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UBC Theses and Dissertations

No more dancing for gods : a case study of "Ilisin" (harvest festival) and ethnic relationships in Taiwan Liao, Chia-Ying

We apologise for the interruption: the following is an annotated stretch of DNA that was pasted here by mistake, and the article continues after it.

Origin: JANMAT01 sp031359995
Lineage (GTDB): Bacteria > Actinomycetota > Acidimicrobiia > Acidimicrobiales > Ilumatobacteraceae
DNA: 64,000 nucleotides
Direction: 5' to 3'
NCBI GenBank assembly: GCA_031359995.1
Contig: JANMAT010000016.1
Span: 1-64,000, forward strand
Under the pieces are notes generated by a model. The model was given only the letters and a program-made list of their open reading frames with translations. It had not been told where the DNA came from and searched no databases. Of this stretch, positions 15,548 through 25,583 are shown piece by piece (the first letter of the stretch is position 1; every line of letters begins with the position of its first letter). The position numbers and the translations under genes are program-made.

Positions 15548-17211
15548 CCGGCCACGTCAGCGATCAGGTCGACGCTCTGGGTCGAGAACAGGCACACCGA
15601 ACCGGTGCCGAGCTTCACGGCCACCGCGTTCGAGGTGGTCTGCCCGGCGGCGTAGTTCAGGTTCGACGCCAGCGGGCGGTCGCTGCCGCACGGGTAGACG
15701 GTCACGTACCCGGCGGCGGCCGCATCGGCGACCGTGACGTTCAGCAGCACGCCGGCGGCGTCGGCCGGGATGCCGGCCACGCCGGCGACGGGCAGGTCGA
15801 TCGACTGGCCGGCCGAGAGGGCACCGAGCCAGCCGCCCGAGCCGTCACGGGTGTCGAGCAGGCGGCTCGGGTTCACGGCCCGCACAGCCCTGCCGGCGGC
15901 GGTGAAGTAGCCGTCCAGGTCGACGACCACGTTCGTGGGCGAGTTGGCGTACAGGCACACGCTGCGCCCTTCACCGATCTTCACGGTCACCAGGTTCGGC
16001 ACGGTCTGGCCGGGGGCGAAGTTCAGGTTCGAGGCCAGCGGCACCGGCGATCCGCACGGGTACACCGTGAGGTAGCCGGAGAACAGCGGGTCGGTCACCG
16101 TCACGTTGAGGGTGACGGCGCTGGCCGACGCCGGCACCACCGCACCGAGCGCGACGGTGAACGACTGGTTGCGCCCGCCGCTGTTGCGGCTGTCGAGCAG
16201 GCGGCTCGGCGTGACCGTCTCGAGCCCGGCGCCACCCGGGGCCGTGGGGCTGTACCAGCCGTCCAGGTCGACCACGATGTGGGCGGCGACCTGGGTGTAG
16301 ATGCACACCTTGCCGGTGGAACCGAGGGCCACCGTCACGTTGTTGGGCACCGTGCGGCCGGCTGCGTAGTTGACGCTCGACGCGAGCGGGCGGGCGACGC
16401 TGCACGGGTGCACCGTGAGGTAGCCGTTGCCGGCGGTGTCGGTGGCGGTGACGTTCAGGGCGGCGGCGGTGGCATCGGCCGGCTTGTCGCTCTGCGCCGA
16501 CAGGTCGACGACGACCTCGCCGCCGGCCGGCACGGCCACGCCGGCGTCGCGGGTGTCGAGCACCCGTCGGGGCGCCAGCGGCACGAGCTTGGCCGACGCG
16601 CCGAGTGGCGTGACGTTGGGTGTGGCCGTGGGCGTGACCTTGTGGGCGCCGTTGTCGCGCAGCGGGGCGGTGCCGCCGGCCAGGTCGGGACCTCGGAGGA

In this thesis I examine popular cultural representations of Ilisin, a traditional Indigenous festival in Taiwan, in the context of ethnic and racial power relations and identity politics in the country after 1995, the year of emergence of the Council of Indigenous People. In support of this research, I collected 417 articles related to Ilisin from three newspapers and three magazines in the period 1995 to present. I also conducted an internet "ethnography" by visiting three BBS sites and collecting 38 posted comments about Ilisin. The thesis draws on poststructuralist theoretical frameworks and tourism research about power and ethnicity, as well as research on the social, historical and political context of Taiwan. Various social definitions of "others" were identified in the media contents and shared cultural meanings of Ilisin constructed in internet conversations. These distinctions were not limited to Han (Chinese) versus Indigenous. What and who constitutes "us" versus "them" was found to be a contingent issue that related to social and cultural identities and contexts. The comments on the Internet demonstrated a broad range of interpretations of Ilisin and its media portrayals. In the end, this study challenges the apparent comprehensiveness of the category of "Chinese". Multiculturalism is often critiqued for constructing a Utopian rhetoric where the "minority" can have their own cultures/ghettos under the state, while, at the same time, the dominant social groups absolve themselves of responsibilities for prior discrimination. However, multiculturalism overlooks cultural and ethnic diversity in the "dominant" and inevitably simplifies the concept of antagonism. This thesis demonstrates a complex set of relationships other than the binary of "dominant" and minorities/Indigenous in the context of "multiculturalism". The thesis and its analyses in many respects reflect my experience and point of view and are intended to provoke a dialogue on these issues. Critical, interpretive research is not intended to bring closure, but to open up dialogue, and I suggest future studies to apply various ethnographic methods to gain a deeper understanding about how people interpret and embody difference. Moreover, I suggest we investigate other 'ethnic', 'Chinese', 'Taiwanese' events to explore power relations from various angles and to (re)discuss and de/re/construct meanings of these events, which I hope, in the end, will contribute to the ethnic/racial debates in Taiwan.

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